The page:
Autonomous glider flies like an albatross and cruises like a sailboat

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MIT engineers have designed a robotic glider that can skim along the water’s surface, riding the wind like an albatross while also surfing the waves like a sailboat.

In high wind, the robot is designed to stay aloft, much like its avian counterpart. Where there are calmer winds, the robot can dip a keel into the water to ride like a highly efficient sailboat instead.

The lightweight robotic system is claimed to cover a given distance using one-third as much wind as an albatross and traveling 10 times faster than a typical sailboat. The researchers hope that soon, such compact, speedy robotic water-skimmers may be deployed in teams to survey large swaths of the ocean.

“The oceans remain vastly undermonitored,” says Gabriel Bousquet, who led the design of the robot as part of his graduate thesis. “In particular, it’s very important to understand the Southern Ocean and how it is interacting with climate change. But it’s very hard to get there. We can now use the energy from the environment in an efficient way to do this long-distance travel, with a system that remains small-scale.”

His team designed for the hybrid vehicle, which features a 3-meter wingspan and weighting less than 3kg, added a tall, triangular sail, and a slender, wing-like keel.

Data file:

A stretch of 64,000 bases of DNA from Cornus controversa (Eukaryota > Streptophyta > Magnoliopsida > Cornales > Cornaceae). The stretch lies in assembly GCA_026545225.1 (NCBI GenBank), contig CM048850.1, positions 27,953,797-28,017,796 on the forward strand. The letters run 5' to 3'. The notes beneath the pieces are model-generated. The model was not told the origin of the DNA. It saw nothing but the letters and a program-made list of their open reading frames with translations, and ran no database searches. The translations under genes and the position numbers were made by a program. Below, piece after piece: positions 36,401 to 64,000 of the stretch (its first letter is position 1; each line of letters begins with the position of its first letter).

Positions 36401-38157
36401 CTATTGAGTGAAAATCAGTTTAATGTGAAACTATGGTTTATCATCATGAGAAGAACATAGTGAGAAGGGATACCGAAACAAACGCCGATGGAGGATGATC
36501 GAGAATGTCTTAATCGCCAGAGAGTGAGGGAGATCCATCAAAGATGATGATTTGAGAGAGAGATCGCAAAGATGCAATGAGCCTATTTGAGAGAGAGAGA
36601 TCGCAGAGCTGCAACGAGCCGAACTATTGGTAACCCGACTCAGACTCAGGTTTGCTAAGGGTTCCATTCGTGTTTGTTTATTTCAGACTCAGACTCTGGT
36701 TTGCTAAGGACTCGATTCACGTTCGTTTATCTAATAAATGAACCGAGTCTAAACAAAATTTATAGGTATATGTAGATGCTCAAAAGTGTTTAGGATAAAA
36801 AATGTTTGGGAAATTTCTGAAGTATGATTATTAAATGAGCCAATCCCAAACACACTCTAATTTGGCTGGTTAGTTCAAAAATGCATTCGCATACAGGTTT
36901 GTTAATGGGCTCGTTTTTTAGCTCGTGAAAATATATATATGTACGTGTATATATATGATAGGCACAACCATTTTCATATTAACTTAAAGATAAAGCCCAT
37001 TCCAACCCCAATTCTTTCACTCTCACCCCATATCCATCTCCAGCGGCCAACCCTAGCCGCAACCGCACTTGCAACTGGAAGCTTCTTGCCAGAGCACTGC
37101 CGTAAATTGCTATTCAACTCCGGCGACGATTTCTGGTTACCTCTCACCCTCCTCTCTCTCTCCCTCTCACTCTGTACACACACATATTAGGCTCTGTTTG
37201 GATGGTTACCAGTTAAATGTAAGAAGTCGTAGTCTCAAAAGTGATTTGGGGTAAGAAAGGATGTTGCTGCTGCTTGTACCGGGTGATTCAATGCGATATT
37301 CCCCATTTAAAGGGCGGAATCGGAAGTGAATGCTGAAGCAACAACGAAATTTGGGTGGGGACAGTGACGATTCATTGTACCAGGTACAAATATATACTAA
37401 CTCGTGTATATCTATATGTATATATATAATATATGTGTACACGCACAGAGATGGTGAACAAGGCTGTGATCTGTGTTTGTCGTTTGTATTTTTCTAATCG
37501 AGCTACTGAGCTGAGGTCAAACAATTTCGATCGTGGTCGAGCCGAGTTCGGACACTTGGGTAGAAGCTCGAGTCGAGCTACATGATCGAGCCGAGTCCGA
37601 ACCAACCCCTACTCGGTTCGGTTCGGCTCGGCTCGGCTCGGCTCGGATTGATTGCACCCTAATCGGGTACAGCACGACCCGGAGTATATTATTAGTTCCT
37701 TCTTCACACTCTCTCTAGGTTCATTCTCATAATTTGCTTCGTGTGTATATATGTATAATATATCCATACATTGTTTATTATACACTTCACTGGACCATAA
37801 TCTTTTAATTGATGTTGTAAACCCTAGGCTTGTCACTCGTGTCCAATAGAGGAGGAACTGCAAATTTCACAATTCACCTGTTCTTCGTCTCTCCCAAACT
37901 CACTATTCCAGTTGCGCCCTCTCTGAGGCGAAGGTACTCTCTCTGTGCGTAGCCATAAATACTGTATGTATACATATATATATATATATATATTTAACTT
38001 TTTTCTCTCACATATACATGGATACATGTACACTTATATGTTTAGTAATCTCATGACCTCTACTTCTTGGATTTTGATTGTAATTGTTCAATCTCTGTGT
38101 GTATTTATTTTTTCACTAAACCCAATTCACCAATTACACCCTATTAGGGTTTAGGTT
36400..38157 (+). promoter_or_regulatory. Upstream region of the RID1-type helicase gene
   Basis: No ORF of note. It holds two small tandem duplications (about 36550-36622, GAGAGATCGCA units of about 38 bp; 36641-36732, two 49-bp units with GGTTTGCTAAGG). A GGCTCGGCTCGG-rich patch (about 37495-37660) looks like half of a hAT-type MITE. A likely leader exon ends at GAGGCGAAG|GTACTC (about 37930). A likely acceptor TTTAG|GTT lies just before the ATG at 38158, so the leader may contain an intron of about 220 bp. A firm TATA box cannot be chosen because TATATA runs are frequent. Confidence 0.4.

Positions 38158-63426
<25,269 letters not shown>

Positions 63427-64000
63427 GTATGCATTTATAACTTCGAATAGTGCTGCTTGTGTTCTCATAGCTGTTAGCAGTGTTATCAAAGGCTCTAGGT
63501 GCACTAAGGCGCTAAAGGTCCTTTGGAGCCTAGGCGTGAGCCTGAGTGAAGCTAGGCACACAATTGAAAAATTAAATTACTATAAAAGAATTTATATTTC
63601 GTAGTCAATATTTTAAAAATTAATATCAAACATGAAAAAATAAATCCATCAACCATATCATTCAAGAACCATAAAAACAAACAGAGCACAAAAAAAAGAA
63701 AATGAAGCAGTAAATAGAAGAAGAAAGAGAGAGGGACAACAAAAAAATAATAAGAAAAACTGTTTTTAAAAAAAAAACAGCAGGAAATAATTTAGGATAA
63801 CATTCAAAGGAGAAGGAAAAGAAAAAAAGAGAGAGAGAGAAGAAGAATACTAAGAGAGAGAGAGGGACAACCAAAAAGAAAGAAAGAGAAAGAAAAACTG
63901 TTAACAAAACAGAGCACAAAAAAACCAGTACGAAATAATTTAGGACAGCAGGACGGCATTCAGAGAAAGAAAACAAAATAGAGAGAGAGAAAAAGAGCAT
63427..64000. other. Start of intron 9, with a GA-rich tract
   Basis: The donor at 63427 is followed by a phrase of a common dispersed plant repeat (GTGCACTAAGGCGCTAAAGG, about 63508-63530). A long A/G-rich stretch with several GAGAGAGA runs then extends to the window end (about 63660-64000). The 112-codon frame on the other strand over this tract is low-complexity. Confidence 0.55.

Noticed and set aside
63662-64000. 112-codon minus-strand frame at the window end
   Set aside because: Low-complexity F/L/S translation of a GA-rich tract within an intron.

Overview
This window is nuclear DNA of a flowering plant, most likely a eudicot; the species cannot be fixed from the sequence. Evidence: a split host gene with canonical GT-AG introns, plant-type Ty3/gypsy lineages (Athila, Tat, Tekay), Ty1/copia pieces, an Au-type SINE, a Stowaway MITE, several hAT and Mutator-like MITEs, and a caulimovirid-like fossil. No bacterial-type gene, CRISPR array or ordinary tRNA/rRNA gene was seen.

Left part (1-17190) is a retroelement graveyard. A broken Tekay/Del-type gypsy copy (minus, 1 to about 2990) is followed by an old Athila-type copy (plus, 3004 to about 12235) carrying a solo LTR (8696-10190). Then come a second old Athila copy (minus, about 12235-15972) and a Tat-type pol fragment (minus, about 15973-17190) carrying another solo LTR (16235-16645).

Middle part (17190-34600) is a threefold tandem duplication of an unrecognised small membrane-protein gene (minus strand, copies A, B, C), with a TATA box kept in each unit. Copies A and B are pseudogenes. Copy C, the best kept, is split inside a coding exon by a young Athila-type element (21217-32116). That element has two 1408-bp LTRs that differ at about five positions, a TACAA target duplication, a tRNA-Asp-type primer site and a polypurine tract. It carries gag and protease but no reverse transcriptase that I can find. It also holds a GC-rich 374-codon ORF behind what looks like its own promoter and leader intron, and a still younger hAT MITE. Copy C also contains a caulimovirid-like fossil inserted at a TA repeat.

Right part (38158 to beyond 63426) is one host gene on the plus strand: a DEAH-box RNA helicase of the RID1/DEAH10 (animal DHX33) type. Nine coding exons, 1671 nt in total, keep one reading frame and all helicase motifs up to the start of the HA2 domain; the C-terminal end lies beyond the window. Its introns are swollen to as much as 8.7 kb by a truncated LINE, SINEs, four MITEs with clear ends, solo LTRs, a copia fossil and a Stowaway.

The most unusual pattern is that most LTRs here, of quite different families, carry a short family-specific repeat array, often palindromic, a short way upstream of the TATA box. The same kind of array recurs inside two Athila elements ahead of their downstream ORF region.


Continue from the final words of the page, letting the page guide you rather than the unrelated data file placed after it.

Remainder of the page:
According to the team’s calculations through mathematical modelling, the wind-powered vehicle would only need relatively calm winds of about 5 knots to travel at a velocity of about 20 knots (23mph).

The team built a prototype of its design, using a glider airframe designed by Mark Drela, professor of aeronautics and astronautics at MIT. To the bottom of the glider they added a keel, along with various instruments, such as GPS, inertial measurement sensors, auto-pilot instrumentation, and ultrasound, to track the height of the glider above the water.

Bousquet says: “The goal here was to show we can control very precisely how high we are above the water, and that we can have the robot fly above the water, then down to where the keel can go under the water to generate a force, and the plane can still fly.”

Eventually, Bousquet envisions fleets of such vehicles autonomously and efficiently monitoring large expanses of the ocean.